For all the law students and venturous attorneys who are seeking to break new ground in the field of law, allow me to introduce you, once again, to the emerging market of child welfare law.
The child welfare industry was designed with such pervasively administrative structures riddled with fraudulent financial incentives, uncapped funding and revenue-maximizing schemes handing out cost reimbursements to child placing agencies like crack rocks to a crackhead. Not to mention thechild abuse propaganda and it becomes an industry of indifference.
Who cares when there are insurance polices and no federal financial penalties.
It is always so easy to complain, yet so rare to find a compliment. I would like to take the time to honor the brilliant attorneys in this New York case who had the courage to stand up and approach the issue from a different direction by empowering the whistleblower...the children.
Unlike Children's Rights, it looks like the ones who were harmed will actually be compensated.
If anyone has access to the filings, please, by all means, send them my way. email@example.com
County settles insurance claims in foster child abuse case
Social Services was accused of negligence
By Colin DeVries
Published: Wednesday, August 25, 2010 2:15 AM EDT
CATSKILL — County lawmakers have approved a settlement with a Virginia-based insurance company over claims of sexual and physical abuse of children in a foster care home.
The claims originate from alleged abuses committed by foster father Jose Serrano of Cairo, which are currently being civilly litigated in Greene County Supreme Court.
In three suits filed with the supreme court, seven foster children claimed to have been physically and sexually abused, molested and sodomized while under the care of Serrano. The alleged abuse occurred between 1997 and 2000, according to the lawsuits. Most of the children were teenagers when the abuse occurred, according to court documents.
The suits cited Greene County and the county’s Department of Social Services as defendants in the case, claiming DSS was negligent in hiring, training and evaluating Serrano as a foster care provider. The first suit, filed in July 2001, states that two employees of DSS — identified as Jane Doe and John Doe — “failed in their duty to place infant plaintiff in a safe and stable foster home, due to the fact that the defendants knew, and/or reasonably should have known the defendant Jose Serrano was abusing, sodomizing and/or molesting the children within his care.”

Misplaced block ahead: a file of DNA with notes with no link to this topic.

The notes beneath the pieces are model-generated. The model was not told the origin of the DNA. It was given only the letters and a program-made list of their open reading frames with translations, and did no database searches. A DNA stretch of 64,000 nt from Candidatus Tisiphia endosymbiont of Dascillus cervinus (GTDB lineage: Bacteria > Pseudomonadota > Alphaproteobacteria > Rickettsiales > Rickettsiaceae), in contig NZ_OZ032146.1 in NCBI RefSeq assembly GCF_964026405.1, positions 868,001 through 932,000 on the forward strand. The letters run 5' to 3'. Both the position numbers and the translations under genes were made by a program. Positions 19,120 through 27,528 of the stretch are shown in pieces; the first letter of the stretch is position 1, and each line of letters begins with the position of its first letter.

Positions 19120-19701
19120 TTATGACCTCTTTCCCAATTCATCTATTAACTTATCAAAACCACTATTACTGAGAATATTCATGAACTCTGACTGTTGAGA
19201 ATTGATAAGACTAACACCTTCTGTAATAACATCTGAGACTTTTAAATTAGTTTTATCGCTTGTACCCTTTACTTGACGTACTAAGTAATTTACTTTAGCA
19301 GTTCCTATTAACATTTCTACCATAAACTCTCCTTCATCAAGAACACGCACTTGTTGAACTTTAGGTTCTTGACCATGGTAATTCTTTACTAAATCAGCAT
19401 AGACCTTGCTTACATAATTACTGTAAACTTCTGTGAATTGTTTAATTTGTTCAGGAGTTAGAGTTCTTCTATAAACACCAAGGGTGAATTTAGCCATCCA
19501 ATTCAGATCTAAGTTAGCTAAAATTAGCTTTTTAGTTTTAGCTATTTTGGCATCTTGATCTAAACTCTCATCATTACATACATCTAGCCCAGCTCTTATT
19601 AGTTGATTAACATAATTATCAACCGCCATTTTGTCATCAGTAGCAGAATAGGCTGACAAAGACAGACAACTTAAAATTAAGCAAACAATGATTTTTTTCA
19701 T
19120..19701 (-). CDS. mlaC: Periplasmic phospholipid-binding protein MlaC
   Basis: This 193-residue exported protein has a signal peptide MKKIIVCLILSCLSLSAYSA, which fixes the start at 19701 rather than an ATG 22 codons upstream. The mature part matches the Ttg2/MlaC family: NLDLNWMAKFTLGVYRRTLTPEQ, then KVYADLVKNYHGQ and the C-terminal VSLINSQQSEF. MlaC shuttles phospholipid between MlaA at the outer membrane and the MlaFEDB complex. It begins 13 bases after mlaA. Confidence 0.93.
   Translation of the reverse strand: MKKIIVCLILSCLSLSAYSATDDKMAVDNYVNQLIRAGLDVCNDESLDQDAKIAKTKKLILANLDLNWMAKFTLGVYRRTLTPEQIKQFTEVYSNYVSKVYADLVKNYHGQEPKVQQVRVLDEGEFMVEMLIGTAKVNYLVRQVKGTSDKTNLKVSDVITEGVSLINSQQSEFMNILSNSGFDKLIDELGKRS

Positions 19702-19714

While the cases against Serrano and DSS are still pending in Greene County Supreme Court, county lawmakers approved a settlement with Colony Insurance Company, one of two insurance agencies that covered sexual and physical abuse claims during that time period.
Though the insurance company claims it is not responsible for the majority of incidences of abuse due to contractual lapses in time — the county had also contracted with Selective Way Insurance Company of New Jersey during a portion of the period of abuse — the second insurance company believes they are responsible for coverage of at least four victims.
The resulting coverage from Colony would cover up to $250,000 for each sexual abuse claim, meaning up to $1 million.
Selective Way issued commercial general liability coverage with a limit of $1 million and an aggregate of $2 million during a period of the abuse, according to court filings.
The true value of the case may not shake out in court, however, after a settlement agreement is reached, according to Greene County Attorney Carol Stevens.
In response to the declaratory judgment action filed by Colony Insurance in the U.S. District Court for the Northern District of New York, Stevens thought it would be in the county’s best interest to reach a settlement agreement instead of fighting it out in court.
“In order to avoid the expense, inconvenience and uncertainty of litigating the declaratory judgment action,” the resolution stated, “(Colony, Greene County and Selective) desire and intend to settle fully and finally all matters in controversy between them.”
During an interview with Stevens last week, she did not know the monetary value that would be agreed to.
To reach reporter Colin DeVries please called 518-943-2100 ext. 3325, or e-mail firstname.lastname@example.org.